THE PRESIDENT: I have to say, you know, I wish the Cardinals the best. Kurt Warner is a great story and he's closer to my age than anybody else on the field, but I am a long-time Steelers fan. Mr. Rooney, the owner, was just an extraordinary supporter during the course of the campaign. Franco Harris was campaigning for me in Pittsburgh. So --
THE VICE PRESIDENT: Coach signed up with you, too.
THE PRESIDENT: Right, Coach Tomlin was a supporter. So I -- you know, I wish the best to the Cardinals. They've been long-suffering; it's a great Cinderella story. But other than the Bears, the Steelers are probably the team that's closest to my heart.

Our President, by his own admission, doesn't get too high for things. But from what I can tell, the man has Steelers fever. My prediction: Steelers 20, Cardinals 13. (This is your final Super Bowl-related post, I promise. Unless they win, in which case the blog will be covered in drunken exultations. Stillllers Win!!!!1!11)

Army Suicides Reach Historic High

The US Army has announced that the soldier suicide rate has reached an all-time high, surpassing the civilian suicide rate for the first time. At least 128 soldiers—and perhaps as many as 143—took their own lives in 2008. The Associated Press puts this into perspective:

The new suicide figure compares with 115 in 2007 and 102 in 2006 and is the highest since current record-keeping began in 1980. Officials expect the deaths to amount to a rate of 20.2 per 100,000 soldiers, which is higher than the civilian rate — when adjusted to reflect the Army's younger and male-heavy demographics — for the first time in the same period of record-keeping...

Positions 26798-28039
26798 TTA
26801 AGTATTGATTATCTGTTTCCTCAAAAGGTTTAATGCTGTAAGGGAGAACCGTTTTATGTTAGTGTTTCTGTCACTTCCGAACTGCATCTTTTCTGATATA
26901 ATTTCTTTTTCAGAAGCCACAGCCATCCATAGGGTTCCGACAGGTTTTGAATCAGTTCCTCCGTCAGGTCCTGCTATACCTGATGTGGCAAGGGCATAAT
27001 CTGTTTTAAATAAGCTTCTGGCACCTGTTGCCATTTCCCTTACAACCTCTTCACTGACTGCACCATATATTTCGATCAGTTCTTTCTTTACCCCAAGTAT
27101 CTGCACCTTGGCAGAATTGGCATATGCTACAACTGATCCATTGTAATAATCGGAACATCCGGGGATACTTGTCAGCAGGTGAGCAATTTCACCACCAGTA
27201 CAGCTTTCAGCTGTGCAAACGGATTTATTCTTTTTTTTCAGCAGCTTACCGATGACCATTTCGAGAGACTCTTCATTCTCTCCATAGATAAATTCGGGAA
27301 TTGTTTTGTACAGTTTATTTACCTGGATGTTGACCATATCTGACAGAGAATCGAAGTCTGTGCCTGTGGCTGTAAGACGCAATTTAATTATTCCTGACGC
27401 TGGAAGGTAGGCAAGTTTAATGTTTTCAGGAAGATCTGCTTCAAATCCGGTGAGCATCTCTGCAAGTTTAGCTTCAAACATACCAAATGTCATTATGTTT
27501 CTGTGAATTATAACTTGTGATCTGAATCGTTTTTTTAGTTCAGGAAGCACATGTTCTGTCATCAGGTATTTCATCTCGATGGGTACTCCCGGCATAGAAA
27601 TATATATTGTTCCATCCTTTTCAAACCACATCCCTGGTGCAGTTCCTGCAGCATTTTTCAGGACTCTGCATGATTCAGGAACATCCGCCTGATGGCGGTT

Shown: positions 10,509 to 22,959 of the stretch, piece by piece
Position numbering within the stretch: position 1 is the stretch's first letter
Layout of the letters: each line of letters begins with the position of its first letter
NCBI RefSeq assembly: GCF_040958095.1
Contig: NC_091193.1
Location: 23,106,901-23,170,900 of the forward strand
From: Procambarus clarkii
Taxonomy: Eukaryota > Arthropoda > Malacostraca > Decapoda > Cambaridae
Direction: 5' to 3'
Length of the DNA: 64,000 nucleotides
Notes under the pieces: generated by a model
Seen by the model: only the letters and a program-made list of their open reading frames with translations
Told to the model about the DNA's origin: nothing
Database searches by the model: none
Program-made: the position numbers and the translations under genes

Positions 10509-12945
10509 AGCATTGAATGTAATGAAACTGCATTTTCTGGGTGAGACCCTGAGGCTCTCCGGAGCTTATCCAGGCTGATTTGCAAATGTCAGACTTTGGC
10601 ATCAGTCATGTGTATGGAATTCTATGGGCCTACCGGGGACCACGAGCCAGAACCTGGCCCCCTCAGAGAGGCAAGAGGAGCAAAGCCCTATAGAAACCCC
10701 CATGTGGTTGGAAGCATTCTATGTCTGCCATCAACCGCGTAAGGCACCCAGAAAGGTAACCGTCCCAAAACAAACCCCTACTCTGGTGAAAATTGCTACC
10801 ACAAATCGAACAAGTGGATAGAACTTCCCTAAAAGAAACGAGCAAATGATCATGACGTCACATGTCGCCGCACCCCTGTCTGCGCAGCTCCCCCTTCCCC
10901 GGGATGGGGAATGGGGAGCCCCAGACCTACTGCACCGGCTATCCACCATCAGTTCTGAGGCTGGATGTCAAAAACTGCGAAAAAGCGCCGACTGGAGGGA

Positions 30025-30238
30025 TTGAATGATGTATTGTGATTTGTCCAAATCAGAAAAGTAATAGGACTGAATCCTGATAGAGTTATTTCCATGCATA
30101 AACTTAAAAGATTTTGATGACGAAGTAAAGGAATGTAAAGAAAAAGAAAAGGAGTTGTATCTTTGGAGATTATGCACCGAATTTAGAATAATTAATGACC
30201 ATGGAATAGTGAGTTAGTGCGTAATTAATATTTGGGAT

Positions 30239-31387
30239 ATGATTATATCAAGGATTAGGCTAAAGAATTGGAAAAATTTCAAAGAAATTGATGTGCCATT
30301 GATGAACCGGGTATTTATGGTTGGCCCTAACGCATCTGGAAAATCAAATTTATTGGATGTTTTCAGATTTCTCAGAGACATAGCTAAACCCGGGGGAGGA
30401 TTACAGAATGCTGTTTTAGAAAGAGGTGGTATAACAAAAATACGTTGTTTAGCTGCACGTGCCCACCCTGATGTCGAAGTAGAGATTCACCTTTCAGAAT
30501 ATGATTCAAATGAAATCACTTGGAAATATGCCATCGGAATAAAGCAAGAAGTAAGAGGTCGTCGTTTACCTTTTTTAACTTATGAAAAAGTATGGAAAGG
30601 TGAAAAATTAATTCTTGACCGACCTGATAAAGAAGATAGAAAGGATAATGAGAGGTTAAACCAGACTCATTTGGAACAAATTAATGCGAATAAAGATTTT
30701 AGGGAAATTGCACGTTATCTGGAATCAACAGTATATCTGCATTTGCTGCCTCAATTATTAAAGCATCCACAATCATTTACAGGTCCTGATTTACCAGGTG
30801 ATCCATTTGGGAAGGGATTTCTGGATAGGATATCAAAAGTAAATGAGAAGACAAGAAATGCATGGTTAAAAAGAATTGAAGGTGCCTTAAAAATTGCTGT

Yearly increases in suicides have been recorded since 2004, when there were 64 — only about half the number now. Officials said they found that the most common factors were soldiers suffering problems with their personal relationships, legal or financial issues and problems on the job.

Army Secretary Peter Geren declined to characterize reasons underlying the growing number of suicides, but assured reporters that "we're committed to doing everything we can to address the problem." Along those lines, the Army is actively recruiting psychologists and psychiatrists to treat soldiers for symptoms associated with severe brain injuries and Post-Traumatic Stress Disorder (PTSD), "the defining injuries of this generation of servicemen," says Bill White, president of the Intrepid Fallen Heroes Fund, a non-profit dedicated to improving care for wounded soldiers.